- Composition. The Proposed Guidelines set out minimum standards for board composition, requiring a majority of its members to be independent and outside directors (consistent with the FDIC’s guidance for applications for deposit insurance). In terms of director independence between a covered institution and its parent company, where the business of a covered institution’s parent is consolidated predominantly in the covered institution, an independent director of the parent may also be an independent director of the covered institution, provided that the director is not a principal, member, director, officer or employee of any other institution or affiliates of the parent. The Proposed Guidelines also emphasize the importance of diversity and caution against excessive influence from a “dominant policymaker.”
- Committees. The Proposed Guidelines also require boards to maintain a risk committee and compensation committee in addition to the audit committee required by Section 36 of the FDI Act and part 363 of the FDIC’s regulations. Risk committees would need to meet at least quarterly and maintain records of its proceedings, including risk management decisions. The Proposed Guidelines are unclear on the issue of whether the would-be requirement of an audit committee can be satisfied by the audit committee of a covered institution’s bank holding company (as is permitted under certain circumstances by part 363).
- Compensation Oversight. The Proposed Guidelines reflect the FDIC’s focus on board oversight of compensation programs, including through the requirement that a covered institution establish a dedicated, standalone compensation committee, and by requiring that the board adopt and oversee a Compensation and Performance Management Program.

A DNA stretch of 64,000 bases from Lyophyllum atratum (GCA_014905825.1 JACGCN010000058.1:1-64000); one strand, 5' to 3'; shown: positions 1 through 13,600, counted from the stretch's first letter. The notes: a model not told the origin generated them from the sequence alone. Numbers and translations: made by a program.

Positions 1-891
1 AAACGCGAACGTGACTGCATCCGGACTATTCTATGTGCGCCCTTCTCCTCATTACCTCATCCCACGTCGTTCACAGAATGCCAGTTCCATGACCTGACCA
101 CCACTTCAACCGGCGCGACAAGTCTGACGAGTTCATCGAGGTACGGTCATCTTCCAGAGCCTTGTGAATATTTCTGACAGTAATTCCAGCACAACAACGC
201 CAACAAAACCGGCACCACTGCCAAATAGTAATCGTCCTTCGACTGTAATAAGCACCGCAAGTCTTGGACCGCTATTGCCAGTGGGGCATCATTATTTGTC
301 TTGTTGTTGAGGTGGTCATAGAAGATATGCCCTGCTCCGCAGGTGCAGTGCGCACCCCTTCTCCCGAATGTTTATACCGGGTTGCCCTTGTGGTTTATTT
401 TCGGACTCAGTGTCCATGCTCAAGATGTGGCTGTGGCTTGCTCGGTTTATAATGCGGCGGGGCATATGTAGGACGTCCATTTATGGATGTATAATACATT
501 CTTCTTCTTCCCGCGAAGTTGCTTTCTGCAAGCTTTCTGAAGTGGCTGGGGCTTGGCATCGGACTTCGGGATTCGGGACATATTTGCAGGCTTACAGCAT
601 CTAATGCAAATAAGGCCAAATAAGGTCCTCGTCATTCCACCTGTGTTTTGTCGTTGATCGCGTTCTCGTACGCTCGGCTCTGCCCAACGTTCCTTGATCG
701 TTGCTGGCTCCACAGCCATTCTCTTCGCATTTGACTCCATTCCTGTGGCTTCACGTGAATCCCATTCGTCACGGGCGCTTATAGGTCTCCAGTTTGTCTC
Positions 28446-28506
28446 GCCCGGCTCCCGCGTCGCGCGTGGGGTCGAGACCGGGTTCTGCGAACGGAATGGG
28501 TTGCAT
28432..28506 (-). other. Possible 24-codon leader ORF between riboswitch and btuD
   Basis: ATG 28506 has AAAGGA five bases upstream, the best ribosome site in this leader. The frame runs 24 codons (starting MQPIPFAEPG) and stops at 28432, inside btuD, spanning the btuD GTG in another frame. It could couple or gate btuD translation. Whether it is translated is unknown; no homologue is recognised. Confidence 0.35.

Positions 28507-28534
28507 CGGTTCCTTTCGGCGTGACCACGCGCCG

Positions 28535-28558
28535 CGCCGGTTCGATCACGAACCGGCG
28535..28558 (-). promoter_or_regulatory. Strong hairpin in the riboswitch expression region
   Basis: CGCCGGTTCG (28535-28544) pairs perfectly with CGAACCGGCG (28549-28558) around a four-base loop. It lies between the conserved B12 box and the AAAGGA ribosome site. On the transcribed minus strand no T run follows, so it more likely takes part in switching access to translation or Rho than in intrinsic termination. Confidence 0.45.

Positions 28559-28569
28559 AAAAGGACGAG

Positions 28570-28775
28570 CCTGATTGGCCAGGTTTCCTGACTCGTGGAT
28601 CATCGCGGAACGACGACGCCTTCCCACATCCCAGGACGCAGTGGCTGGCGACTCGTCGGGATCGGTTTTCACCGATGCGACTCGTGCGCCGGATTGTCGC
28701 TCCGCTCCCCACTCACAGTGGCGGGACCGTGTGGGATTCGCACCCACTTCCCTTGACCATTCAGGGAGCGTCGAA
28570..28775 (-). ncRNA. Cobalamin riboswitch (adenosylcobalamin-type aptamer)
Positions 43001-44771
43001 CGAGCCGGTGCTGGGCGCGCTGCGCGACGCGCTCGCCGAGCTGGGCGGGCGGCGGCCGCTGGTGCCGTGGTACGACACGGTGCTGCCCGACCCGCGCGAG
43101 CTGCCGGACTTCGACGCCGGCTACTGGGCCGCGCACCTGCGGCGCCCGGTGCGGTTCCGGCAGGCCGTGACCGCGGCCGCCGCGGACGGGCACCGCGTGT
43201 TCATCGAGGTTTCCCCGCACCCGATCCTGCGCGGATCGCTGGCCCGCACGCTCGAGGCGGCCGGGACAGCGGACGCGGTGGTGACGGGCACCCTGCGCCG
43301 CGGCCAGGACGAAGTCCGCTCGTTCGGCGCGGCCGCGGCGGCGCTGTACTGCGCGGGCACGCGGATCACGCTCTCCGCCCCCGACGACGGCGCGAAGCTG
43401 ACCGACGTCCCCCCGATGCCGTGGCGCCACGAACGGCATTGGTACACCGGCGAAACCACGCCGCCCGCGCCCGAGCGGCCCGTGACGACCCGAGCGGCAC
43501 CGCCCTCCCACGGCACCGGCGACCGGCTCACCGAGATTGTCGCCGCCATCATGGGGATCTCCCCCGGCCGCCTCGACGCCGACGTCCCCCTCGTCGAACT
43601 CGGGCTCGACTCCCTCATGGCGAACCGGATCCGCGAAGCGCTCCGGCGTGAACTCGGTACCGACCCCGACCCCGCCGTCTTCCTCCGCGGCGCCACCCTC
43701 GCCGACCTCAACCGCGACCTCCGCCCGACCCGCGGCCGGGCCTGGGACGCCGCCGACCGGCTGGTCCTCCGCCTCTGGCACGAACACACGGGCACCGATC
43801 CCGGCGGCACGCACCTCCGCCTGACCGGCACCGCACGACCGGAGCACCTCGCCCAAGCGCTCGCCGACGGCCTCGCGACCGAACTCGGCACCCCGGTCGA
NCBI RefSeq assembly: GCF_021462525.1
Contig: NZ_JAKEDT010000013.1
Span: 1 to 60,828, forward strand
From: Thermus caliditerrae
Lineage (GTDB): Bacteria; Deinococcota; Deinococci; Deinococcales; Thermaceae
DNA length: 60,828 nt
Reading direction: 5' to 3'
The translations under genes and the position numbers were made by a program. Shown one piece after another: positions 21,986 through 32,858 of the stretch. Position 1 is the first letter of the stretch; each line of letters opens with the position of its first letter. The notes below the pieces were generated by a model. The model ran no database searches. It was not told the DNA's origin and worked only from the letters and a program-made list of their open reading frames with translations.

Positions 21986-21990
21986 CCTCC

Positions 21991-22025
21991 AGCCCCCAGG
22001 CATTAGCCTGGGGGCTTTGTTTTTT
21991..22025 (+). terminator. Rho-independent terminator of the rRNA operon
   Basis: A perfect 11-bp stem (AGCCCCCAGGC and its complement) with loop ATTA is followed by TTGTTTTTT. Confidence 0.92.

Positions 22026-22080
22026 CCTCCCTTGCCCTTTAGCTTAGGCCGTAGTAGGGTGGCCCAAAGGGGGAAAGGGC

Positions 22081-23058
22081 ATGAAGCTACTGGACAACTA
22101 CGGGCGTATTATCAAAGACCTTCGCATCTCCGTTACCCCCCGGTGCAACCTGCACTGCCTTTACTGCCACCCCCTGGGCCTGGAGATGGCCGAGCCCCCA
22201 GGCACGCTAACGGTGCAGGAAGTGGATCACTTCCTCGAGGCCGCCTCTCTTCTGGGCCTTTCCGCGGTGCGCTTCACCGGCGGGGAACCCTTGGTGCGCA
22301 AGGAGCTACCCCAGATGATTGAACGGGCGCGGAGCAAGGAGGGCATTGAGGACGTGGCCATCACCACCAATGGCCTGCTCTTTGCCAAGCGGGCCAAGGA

- Policies and Board Approvals. The Proposed Guidelines envision a covered institution’s board taking an active role in establishing key components of the risk management program in addition to overseeing management. The board would approve a covered institution’s strategic plan and Code of Ethics, among other policies. While the FDIC’s Pocket Guide for Directors indicates that the board should ensure a bank has certain policies (including a Code of Ethics), it does not explicitly require approval of such policies by the board. The Proposed Guidelines also require at least an annual review by the board of these policies. Additionally, the board would have to review and approve a covered institution’s risk appetite statement at least quarterly (or more frequently, as necessary, depending on the size and volatility of risks and any material changes in the covered institution’s business model, strategy, risk profile or market conditions). In contrast, the Heightened Expectations require review of the risk appetite statement at least annually and only by the board’s risk committee.
2. Risk Management Program
- Three Lines of Defense Model. The Proposed Guidelines would require covered institutions to adopt a three-lines-of-defense risk management framework with a front line unit (which is exclusive of a covered institution’s legal department), an independent risk management unit led by a Chief Risk Officer and an internal audit unit led by a Chief Audit Officer.
- Director McKernan’s dissenting statement notes that the Proposed Guidelines would appear to expect “all second-line risk management responsibilities, including with respect to compliance-risk management, [to] be overseen by the Chief Risk Officer and the Risk Committee,” suggesting that a separate compliance function would be precluded.
- The Proposed Guidelines are more prescriptive than the Heightened Expectations in that they would require more responsibility on the part of the independent risk management unit, requiring that the unit ensure that the front line meets risk management standards and establish compliance procedures and processes.